I am a lot of things to my son- kisser of boo-boos, catcher of crickets, hide-and-seeker, nighttime tickler, meal delivery system (because, you know, it just appears), disciplinarian, teacher, bath time enforcer, and most importantly his Mommy.
What I cannot be is his Daddy. There are many things I can teach him, but what about all of the things he and Tyler were supposed to do together? Boy Scouts? Building Fires? Killing bugs? Sports? Pee standing up (the best I have is a solid hover)? And whatever it was that Tyler spent hours in the garage doing (his name for it was “Man Shit”)? Since Tyler’s passing, the question has plagued me- How do I, as a woman, raise a son to become a man? And not just any man, a man that his Daddy would be proud of.
In the beginning I worried about it, but knew I had plenty of time to figure this out. After all, Sawyer was only 10 months old when Tyler passed away. He was a baby..a baby boy I could do. I’m a mother- I nurture and love and protect. All of those I can do and, as a baby, that’s all Sawyer needed. I had this under control, right?
As we all know, babyhood doesn’t last long. Before I had time to catch my breath, Sawyer turned two. All of a sudden I had a little boy who loves trucks, sports, tools, and has a hardwired drive to put things together after taking them apart. How am I to teach him the mechanics of things when all I want to do is sling it across the house in a fit of rage because I’m pissed that Tyler isn’t here to do it? Take for example the yard sprinkler. It’s a simple, stupid sprinkler that clearly a man designed. After the 20th attempt to adjust it and correct its spray radius, I snatched it out of the ground, chunked it in a bucket and cussed. Only to find my incredibly eager son ready to give it a go. He pulled out his plastic tools… and broken Popsicle stick and says “me fix it Mommy”. You go right ahead baby- maybe one day you can teach Mommy.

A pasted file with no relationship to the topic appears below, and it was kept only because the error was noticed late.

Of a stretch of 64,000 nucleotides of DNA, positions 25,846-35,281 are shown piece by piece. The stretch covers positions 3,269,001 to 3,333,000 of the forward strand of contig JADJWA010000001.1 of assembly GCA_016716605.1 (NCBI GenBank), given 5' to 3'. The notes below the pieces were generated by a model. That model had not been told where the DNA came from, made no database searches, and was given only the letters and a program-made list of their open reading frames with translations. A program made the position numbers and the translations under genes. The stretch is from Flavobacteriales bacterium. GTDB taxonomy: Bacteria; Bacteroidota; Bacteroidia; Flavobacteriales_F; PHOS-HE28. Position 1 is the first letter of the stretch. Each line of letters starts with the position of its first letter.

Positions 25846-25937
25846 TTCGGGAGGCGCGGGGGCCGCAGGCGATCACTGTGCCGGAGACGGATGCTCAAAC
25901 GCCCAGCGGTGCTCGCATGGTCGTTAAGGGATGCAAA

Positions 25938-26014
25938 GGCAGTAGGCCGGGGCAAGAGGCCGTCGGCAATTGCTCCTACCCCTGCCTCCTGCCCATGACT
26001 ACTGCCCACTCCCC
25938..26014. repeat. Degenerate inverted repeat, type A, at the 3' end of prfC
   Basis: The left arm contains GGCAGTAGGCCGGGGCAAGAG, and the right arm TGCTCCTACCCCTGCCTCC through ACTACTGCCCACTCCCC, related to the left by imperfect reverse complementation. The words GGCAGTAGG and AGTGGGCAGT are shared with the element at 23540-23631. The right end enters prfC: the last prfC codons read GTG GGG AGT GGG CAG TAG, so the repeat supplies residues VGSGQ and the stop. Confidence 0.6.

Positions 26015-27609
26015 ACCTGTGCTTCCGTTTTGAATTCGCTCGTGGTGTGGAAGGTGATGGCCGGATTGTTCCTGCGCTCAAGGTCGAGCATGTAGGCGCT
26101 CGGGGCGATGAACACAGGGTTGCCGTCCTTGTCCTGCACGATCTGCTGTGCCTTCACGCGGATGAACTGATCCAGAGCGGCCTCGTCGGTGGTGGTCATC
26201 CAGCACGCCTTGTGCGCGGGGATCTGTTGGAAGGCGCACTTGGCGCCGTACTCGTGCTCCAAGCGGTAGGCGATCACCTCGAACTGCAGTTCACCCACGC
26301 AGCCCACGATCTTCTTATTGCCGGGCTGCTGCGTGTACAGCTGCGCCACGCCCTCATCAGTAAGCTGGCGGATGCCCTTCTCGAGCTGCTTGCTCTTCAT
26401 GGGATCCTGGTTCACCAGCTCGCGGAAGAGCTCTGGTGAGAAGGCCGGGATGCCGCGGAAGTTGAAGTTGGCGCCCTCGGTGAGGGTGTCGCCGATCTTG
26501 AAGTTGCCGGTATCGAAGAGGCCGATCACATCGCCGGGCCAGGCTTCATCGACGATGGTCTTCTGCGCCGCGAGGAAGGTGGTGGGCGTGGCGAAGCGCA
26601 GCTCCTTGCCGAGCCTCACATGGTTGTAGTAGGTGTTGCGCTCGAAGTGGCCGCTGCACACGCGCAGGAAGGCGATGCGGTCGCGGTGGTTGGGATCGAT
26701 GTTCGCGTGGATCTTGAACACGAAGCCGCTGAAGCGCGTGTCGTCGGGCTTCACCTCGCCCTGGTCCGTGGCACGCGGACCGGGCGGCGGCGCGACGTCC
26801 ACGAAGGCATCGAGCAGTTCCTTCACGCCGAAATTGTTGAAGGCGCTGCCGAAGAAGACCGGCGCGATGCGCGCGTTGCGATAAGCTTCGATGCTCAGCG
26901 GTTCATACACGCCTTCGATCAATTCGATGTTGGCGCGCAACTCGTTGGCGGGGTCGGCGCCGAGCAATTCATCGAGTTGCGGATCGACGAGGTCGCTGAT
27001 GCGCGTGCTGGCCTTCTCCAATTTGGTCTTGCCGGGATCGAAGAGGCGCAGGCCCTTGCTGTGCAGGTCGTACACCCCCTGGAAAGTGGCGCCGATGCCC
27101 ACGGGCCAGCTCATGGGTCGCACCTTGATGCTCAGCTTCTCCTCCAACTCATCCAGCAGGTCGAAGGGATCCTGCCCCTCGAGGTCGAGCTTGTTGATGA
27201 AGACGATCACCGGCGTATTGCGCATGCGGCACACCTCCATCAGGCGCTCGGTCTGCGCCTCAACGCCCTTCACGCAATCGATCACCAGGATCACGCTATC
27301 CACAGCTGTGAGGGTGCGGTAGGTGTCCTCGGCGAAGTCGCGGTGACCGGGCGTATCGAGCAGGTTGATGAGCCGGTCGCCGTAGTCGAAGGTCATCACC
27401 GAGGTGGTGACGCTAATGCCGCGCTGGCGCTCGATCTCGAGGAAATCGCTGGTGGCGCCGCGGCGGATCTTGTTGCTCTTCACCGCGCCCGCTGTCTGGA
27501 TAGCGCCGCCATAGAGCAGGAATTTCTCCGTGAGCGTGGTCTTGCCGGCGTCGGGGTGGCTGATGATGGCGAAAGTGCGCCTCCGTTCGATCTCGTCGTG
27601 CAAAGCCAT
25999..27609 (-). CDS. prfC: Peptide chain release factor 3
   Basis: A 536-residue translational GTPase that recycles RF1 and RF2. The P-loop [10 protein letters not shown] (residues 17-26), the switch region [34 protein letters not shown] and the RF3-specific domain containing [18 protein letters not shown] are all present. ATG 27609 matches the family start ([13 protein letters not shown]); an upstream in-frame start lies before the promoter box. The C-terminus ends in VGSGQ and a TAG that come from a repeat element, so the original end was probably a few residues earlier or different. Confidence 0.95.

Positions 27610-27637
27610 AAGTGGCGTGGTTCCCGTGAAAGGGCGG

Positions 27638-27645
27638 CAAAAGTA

This is where I have over time learned to accept help from others. And I can’t even say I have graciously accepted it. I’ve accepted it kicking and screaming along the way. I’ve never been very good at letting people help me. In my mind, I should be able to do it. No matter what that “it” is, I should be able to do it all and juggle everything this life entails. I know, I’m delusional. However, I was raised by the strongest woman I know- my mother. Her unfaltering love, tenacity, and tireless effort to make the world right for my sister and I in every capacity is something I try to live up to as a mother. And she did it by herself- so why can’t I?
The saying “it takes a village to raise a child” is a very accurate description. And thankfully Sawyer and I have a pretty great tribe and he has some incredible male role models in his life. Where my skills lack, ya know- like the sprinkler, someone else picks up the torch and carries Sawyer along with it to show and teach him. I think as mothers in general we put so much pressure on ourselves to be everything our children need. But the truth is, we aren’t meant to do this alone.
With Tyler passing away, it certainly changed the dynamic of our family in every sense of the meaning. And as everyone grows in their own grief, that dynamic is constantly changing and evolving. But the thing I can continually count on is the love that everyone has for Sawyer and the light of Tyler that he carries within him.
A huge component I have truly realized is that I can raise Sawyer to be a wonderful man and me being of the opposite sex has no forbearance on that outcome. It isn’t about gender or status of a single-parent family versus traditional, but rather it’s about the relationship with your child. Love, structure, expectations, morals, trust- all of those values I teach and practice with my son. I certainly don’t exemplify them with patience everyday, but we say our apologies and get back to showing love to one another.
I have also realized, you aren’t required to have all of the answers. I have said it before and I stand by this- as much as we teach our children, they teach us. I may not be able to pee standing up, but damnit if I have to learn how, I will.
And that’s why Sawyer is going to be just fine- I am determined and won’t accept anything less for him or from him. My hope is that Sawyer will find strength in my resilience and gain confidence to go forward in this life to be the man I know he will become and be the man his Daddy would pat on the back and say “good job, son”.